Introduction

After a traumatic brain injury (TBI) a wide range of swallowing disorders may occur. TBI associated with focal and diffuse cortical and brainstem damage may impair swallowing ability and lead to the development of dysphagia and aspiration (Morgan & Ward 2001). Dysphagia is defined as difficulty or discomfort with swallowing. Aspiration is defined as the entry of material into the airway below the level of the true vocal cords. The two terms are not synonymous as many patients with dysphagia do not aspirate; although, they are closely associated. Swallowing has four sequential coordinated phases which are summarized in the table and figure below.

Table: The Four Phases of Normal Swallowing (Platt, 2001)

Phase

Characteristics

Oral Preparatory Phase

Food in the oral cavity is manipulated, masticated and mixed with saliva in preparation for swallowing.  The back of the tongue controls the position of the food, preventing it from falling into the pharynx.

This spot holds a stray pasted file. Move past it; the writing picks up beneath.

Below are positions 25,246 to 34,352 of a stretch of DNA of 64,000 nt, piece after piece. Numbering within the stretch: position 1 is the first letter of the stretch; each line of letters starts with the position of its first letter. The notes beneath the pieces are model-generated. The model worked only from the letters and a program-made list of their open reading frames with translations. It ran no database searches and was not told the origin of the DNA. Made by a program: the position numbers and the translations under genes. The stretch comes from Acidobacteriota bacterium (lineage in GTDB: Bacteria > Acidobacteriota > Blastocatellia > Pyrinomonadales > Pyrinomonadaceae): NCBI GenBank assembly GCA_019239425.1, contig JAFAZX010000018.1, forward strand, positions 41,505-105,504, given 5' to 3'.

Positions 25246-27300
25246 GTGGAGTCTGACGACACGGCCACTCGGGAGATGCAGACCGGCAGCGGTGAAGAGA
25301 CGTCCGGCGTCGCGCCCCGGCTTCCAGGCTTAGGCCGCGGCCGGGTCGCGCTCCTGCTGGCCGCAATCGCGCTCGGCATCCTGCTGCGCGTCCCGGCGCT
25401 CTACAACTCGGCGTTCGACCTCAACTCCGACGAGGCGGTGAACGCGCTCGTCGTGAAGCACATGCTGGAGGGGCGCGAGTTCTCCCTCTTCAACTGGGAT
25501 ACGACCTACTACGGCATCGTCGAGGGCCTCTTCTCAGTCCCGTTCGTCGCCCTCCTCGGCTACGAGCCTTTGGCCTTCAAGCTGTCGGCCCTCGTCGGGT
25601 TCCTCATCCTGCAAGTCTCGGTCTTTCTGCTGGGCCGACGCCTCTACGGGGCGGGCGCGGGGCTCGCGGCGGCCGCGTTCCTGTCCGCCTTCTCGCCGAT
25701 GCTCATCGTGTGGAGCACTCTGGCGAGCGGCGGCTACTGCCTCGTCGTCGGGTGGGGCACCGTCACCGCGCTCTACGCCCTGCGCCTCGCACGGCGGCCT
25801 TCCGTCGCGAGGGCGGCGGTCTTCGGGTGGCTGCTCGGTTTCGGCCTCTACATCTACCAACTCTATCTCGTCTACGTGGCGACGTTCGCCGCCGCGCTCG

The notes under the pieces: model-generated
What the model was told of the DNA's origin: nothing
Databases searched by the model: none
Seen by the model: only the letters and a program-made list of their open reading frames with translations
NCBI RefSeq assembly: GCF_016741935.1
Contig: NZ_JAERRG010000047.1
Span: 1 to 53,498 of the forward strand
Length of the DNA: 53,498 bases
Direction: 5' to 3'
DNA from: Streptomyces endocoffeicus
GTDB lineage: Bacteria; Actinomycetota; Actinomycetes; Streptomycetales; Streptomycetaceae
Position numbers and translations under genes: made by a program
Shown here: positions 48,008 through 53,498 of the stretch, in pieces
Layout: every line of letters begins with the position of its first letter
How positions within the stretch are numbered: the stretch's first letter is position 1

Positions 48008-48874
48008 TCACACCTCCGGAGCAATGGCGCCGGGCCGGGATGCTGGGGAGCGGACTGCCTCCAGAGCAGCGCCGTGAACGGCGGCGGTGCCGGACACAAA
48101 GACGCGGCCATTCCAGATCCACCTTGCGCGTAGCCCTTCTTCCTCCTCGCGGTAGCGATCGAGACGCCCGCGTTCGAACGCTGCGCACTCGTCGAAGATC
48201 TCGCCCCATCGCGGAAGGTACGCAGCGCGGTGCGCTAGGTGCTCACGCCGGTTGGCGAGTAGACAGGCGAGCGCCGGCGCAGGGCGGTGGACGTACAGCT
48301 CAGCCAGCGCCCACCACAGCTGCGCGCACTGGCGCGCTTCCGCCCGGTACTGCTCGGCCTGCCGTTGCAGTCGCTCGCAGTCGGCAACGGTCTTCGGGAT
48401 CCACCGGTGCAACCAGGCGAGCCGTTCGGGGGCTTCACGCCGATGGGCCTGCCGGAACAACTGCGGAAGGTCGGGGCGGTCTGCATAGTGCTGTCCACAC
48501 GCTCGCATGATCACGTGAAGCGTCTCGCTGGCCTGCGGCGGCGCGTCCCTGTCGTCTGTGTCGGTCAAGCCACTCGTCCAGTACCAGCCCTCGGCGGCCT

Oral Propulsive Phase

The tongue transfers the bolus of food to the pharynx, triggering the pharyngeal swallow.

Pharyngeal Phase

Complex and coordinated movements of the tongue and pharyngeal structures propel the bolus into the esophagus, while protecting the airway.

Esophageal Phase

Coordinated contractions of the muscles of the esophagus move the bolus through the esophagus towards the stomach.

 

Figure: The Phases of Swallowing